Etiquette 101: Don't ghost job candidates

  • After an employer has interviewed a job candidate in person, the employer should notify the applicant whether it has made the decision to hire them - or not.

    After an employer has interviewed a job candidate in person, the employer should notify the applicant whether it has made the decision to hire them - or not.

Posted5/26/2019 1:00 AM

Q: I applied for two jobs this year: professor at a well-known university and executive director of a foundation. For both jobs, I went through multiple rounds of interviews, my references were contacted and then ... nothing. My follow-up emails went unanswered. The university sent me a form email about three months later. Is it common these days even for finalists for high-level positions to be ghosted by employers?

A: From what I see in my inbox, this lapse by employers is common in two senses of the word: frequent and rude.


The executive managing editor of Business Insider stirred up a kerfuffle this year with a column arguing against hiring interviewees who fail to send thank you notes. Interestingly, in a follow-up column, the author admitted her own employer is less than consistent about sending thank yous or even notifying candidates when a decision has been made.

At a minimum, employers that get swamped with applications should be able to manage an automated "We have received your application." Bonus points for giving a time-frame on when successful applicants can expect to hear back. Regardless, if an employer has the resources to track down select candidates and schedule in-person meetings with them, it certainly has the resources to track down those same candidates and notify them when it has made its decision.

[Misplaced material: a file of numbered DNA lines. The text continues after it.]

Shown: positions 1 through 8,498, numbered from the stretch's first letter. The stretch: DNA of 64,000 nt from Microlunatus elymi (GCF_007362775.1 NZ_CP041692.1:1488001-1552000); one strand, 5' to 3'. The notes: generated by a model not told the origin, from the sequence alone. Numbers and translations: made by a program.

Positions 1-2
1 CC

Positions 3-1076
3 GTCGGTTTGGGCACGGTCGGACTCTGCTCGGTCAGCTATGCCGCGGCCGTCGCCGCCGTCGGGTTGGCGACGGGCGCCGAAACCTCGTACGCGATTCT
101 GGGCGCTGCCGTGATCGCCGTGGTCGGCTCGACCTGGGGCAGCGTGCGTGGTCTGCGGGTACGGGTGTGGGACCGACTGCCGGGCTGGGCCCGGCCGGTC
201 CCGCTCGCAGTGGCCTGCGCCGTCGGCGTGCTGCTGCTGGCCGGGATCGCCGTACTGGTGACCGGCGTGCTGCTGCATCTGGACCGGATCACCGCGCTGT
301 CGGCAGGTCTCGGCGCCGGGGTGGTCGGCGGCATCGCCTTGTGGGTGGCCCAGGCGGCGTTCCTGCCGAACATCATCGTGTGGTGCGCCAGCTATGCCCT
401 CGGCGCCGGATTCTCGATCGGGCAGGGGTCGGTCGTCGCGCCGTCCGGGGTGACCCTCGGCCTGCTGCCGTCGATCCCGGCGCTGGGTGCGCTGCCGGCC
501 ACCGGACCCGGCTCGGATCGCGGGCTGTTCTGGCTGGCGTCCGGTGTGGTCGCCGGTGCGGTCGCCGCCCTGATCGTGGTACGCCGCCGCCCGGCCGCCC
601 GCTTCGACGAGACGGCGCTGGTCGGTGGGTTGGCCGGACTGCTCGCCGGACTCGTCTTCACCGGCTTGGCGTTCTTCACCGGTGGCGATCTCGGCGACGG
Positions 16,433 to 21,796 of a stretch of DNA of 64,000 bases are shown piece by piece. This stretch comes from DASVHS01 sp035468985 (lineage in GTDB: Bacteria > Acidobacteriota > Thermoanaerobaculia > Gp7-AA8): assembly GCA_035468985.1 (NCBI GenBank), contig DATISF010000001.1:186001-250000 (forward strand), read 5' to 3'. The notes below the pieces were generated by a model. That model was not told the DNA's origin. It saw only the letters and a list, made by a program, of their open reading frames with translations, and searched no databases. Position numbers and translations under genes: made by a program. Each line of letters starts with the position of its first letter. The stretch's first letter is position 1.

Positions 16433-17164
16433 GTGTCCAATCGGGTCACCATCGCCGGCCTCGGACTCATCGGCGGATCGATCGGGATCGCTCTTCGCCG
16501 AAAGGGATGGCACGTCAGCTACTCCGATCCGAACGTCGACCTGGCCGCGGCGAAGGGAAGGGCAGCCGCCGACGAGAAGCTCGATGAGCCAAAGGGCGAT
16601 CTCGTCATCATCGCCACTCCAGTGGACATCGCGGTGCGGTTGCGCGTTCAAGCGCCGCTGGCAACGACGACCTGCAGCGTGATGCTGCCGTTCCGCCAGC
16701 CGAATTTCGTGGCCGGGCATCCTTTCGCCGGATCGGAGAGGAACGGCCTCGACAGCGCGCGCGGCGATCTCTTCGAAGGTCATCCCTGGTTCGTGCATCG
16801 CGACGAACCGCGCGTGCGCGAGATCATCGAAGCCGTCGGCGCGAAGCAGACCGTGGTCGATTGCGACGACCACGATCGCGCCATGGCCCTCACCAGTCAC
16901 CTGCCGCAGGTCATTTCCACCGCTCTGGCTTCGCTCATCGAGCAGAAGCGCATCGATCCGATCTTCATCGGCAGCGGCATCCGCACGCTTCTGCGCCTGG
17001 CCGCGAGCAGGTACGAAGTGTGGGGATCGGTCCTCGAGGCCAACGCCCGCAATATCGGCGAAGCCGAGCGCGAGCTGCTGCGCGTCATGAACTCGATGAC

Case in point:

Q: I am a recruiter for nonprofits. What is the best and most polite way to deliver bad news to candidates? If I send an email, candidates can take their time to read and process the bad news. Or should I call the candidate so I can deliver the bad news in person and offer feedback if requested?

A: Besides allowing candidates to process bad news in private, email would spare you potential in-the-moment backlash. And you can always invite them to call you if they want feedback. But why not ask candidates what their preferred contact method is?

by signing up you agree to our terms of service

Q: I am applying to large companies with online application processes. One company I have been applying to regularly only sends me automated "thanks, but no thanks" emails -- even when my skill set checked every box in the job description and I included a solid cover letter. The company does not publish any direct phone numbers, so I could not follow up. Could I have been filtered out by software? Additionally, is it common practice for companies to post a public job description as a formality, even if they already have an internal candidate lined up?

A: It's possible the employer is advertising unavailable positions publicly as a formality or even as a way to check the temperature of the current talent pool. You can't do much to overcome that, but you can take steps to boost your profile as a candidate.

First, double-check what you're submitting to ensure you're using keywords that match the job description.

Meanwhile, work on building a presence for yourself on LinkedIn and at industry networking events; personal connections beat blind applications every time.

Article Comments ()
Guidelines: Keep it civil and on topic; no profanity, vulgarity, slurs or personal attacks. People who harass others or joke about tragedies will be blocked. If a comment violates these standards or our terms of service, click the X in the upper right corner of the comment box. To find our more, read our FAQ.